There has been some interesting discussion on policy solutions for ‘climate change’ at the thread following Part 2 of this series.
David Tribe mades the comment:
Focusing on policy realism is what is needed. We’ve heard too much about model uncertainties and physics.
Ian Castles responded with a suggestion from Indur Goklany’s submission to House of Lords Economic Committee Inquiry:
“Over the next few decades the focus of climate policy should be to
(a) broadly advance sustainable development, particularly in developing countries since that would generally enhance their adaptive capacity to cope with the many urgent problems they currently face, including many that are climate sensitive;
(b) specifically reduce vulnerabilities to climate-sensitive problems that are urgent today and might be exacerbated by future climate change; and
(c) implement ‘no-regret’ emissions reduction measures; while
(d) concurrently striving to expand the universe of no-regret options through research and development to increase the variety and cost-effectiveness of available mitigation options”.
Ian then made comment that:
In the light of this and other submissions, the House of Lords Economic Committee unanimously concluded that ‘The important issue is to wean the international negotiators away from excessive reliance on the ‘targets and penalties’ approach embodied in Kyoto.
Hence there should be urgent progress towards thinking about wholly different, and more promising, approaches based on a careful analysis of the incentives that countries have to agree to any measures adopted’ (Report, para. 184).
The objections to Kyoto go deep. To quote a few from Aynsley Kellow’s paper for ASSA:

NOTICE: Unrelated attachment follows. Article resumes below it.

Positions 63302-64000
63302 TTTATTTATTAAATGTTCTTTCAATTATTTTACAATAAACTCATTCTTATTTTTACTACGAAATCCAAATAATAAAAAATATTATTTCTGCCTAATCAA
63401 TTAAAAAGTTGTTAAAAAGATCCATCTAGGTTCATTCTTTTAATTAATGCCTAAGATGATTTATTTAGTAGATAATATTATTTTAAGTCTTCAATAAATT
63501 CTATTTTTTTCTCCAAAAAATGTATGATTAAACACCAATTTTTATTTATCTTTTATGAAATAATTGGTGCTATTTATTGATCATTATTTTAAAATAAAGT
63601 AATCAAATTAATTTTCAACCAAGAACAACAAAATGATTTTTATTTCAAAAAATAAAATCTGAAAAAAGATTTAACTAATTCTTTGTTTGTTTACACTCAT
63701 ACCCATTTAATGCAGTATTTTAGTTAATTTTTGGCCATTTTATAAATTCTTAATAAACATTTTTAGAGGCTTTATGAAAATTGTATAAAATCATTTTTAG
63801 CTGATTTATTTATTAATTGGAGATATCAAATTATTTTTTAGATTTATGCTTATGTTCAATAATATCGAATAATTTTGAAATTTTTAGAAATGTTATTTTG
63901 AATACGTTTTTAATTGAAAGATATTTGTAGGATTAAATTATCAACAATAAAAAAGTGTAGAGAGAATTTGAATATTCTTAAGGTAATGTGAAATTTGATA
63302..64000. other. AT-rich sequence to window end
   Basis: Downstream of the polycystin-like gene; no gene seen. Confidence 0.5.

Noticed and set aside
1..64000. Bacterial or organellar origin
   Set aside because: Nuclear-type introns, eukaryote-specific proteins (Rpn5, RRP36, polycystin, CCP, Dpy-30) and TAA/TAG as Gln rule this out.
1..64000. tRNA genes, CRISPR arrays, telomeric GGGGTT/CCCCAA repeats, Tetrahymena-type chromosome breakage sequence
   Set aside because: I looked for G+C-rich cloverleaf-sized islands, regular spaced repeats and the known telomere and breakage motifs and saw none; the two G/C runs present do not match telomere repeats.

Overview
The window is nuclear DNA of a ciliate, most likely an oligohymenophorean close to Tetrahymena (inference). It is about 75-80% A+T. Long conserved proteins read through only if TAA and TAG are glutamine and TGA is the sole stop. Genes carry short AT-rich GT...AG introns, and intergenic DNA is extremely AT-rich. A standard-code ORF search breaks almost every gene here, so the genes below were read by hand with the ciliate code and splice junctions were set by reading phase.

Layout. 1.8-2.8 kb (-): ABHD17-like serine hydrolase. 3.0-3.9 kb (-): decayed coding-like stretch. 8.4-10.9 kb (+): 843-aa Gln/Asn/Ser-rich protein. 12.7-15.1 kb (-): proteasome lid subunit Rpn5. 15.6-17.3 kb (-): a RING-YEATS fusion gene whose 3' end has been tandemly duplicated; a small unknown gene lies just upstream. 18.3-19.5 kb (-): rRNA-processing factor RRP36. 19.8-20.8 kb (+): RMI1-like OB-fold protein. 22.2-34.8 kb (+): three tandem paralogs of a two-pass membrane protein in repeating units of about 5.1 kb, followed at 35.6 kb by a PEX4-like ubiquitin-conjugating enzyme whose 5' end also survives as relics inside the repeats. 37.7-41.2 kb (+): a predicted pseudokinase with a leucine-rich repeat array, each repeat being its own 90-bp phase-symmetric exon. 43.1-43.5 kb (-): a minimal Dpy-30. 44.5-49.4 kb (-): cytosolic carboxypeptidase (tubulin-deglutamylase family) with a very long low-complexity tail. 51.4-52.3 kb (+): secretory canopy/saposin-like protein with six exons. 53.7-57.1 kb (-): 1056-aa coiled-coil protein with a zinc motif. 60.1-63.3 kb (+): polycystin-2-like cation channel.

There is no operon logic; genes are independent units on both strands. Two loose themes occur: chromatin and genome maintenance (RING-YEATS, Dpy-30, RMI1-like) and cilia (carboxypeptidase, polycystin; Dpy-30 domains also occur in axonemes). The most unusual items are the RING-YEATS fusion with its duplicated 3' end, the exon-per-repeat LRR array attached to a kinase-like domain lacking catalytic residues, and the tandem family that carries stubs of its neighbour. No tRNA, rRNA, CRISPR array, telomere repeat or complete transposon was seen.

a) the Protocol ‘lacks adequate enforcement mechanisms;
b)it allows paper reductions in emissions to be offset against future real increases;
c)and it is overly sanguine about the ability to create the institutions (especially measurement and verification measures) which will permit the establishment of effective emissions trading regimes.’
… A major element in the Castles and Henderson critique of the IPCC approach is precisely that the Panel is excessively confident of its ability to make long-term projections of emissions, i.e., of socio-economic conditions and technological possibilities. The concluding statements you [Ender] quote from the Econbrowser blog summarise precisely why basing policies on very long-term projections of emissions is wrong-headed.
But the emissions scenarios do need to be constrained by what is logically possible, and they do need to be based on sound concepts. For example, it would be a nonsense (a) to assume that average incomes per head in Africa will increase 15-fold by the middle of the century (as the IPCC scenarios with both the highest and lowest emissions profiles do); (b) to base projections of emissions of GHGs on this assumption; but then (c) conclude that climate change will lead to large increases in the numbers at risk of hunger on the continent. Yet this is what is done in the most widely-cited impact study using the IPCC scenarios.
In his submission to the Lords Committee, Julian Morris of the University of Buckingham made the point that, if Bangladesh and the United States prove to have similar levels of output per head by the end of the century, as the IPCC high emissions scenarios assume, this outcome could only have come about because either (a) Bangladesh has found a highly cost-effective way of coping with the adverse effects of climate change or (b) it would not have suffered these effects. He concludes that ‘Either way there appears to be a contradiction between the economic scenarios that underpin the IPCC’s climate forecasts and the scary stories that the IPCC tells on the back of these forecasts.’